Reading

Scene Seen: Lale Westvind at Open Space

Previous Story
Article Image

Bmore Music Picks: Baltimore Music, Concerts, and [...]

Next Story
Article Image

Scene Seen: Jordan Faye Contemporary

Photos by Michael Farley of Conflict Unknown: Drawings, Prints and Paintings by Lale Westvind at Open Space. Artists Reception was January 31st at the 512 W. Franklin Street space.

Gallery Text:

In a hypnotic state achieved by fasting and extended periods of wakefulness, Lale Westvind channeled three parables from another plane where thought has a direct, immediate effect on physicality, dimensions shift rapidly depending on ones doubts and fears, and multiple possibilities may be visible in a single moment. These stories make up the experimental comic series Now & Here.

Conflict Unknown is a collection of graphite drawings, screen prints and paintings on panel depicting the characters, symbols and events from Trial One, the 3rd and final book in the series.

Wild energetic lines overlap in harmonic compositions to render figures and vehicles in radical moments of change. Through abstracted imagery and a poetic narrative that draws from the grammatical styles of origin stories and religious texts, the Now & Here series describes a personal philosophy and state of questioning on the essence of the universe, physical existence and consciousness.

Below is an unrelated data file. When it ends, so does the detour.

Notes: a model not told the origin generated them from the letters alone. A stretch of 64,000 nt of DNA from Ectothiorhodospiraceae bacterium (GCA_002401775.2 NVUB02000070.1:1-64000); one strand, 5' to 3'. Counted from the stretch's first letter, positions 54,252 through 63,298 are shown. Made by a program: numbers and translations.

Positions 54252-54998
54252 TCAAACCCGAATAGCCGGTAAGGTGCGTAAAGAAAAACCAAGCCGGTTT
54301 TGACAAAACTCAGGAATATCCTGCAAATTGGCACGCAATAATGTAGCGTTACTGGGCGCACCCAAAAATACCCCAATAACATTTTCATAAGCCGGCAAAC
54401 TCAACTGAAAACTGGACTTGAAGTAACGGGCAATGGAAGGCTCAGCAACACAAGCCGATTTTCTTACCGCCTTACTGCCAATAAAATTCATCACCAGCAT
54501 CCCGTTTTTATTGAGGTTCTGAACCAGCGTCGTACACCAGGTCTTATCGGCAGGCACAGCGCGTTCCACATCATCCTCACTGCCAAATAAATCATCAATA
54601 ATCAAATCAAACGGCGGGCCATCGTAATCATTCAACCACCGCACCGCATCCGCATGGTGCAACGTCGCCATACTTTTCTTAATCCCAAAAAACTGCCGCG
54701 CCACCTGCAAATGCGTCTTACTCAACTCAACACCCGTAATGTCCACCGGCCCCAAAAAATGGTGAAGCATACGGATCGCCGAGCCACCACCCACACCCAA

This show debuted in November of 2014 at The Booklyn Art Gallery in Brooklyn New York, made possible in part by funding from New York State Council on the Arts and NYC Department of Cultural Affairs.

Lale Westvind received a BFA from The School of the Art Institute of Chicago and now lives in Harlem, New York. As an alternative comics and animation artist her work has been published and exhibited nationally, in 2012 she won the Ignatz Award for Promising New Talent.

Open Space
512 W Franklin St
Baltimore, MD 21201
openspacebaltimore.com

OpenSpace3

OS Lale Westvind drawing

OS Lale Westvind2

OS2

os4

OS5

oS6

OS7

os8

OS10

os11

os12

os13

OS14

OS15

OS16

OS17

unnamed

Related Stories
Monique Crabb’s reverent textile works

Monique Crabb explores loss and longing through a combination of photography and fiber art

Jang’s practice embodies the mutable relationship between art and craft

Jang is a conceptual artist, a popular tattoo artist, and a renaissance creative with a grip on what it means to make exciting and thought-provoking contemporary artworks in various forms.

Sankofa Theater choreographer and creative director Kibibi Ajanku fell in love with traditional indigo dyeing in The Gambia in West Africa

From Ghana to Benin, Benin to Nigeria, Ajanku has apprenticed with master dyers who retain knowledge of traditional indigo dyeing techniques, an art that is being lost to synthetic processes.

A Charles Village Home Filled with Contemporary Art

What doesn’t fit in their apartment waits in storage as they rotate pieces in and out, rendering their home as both a gallery and a domestic space, enriched by their love for art and artists.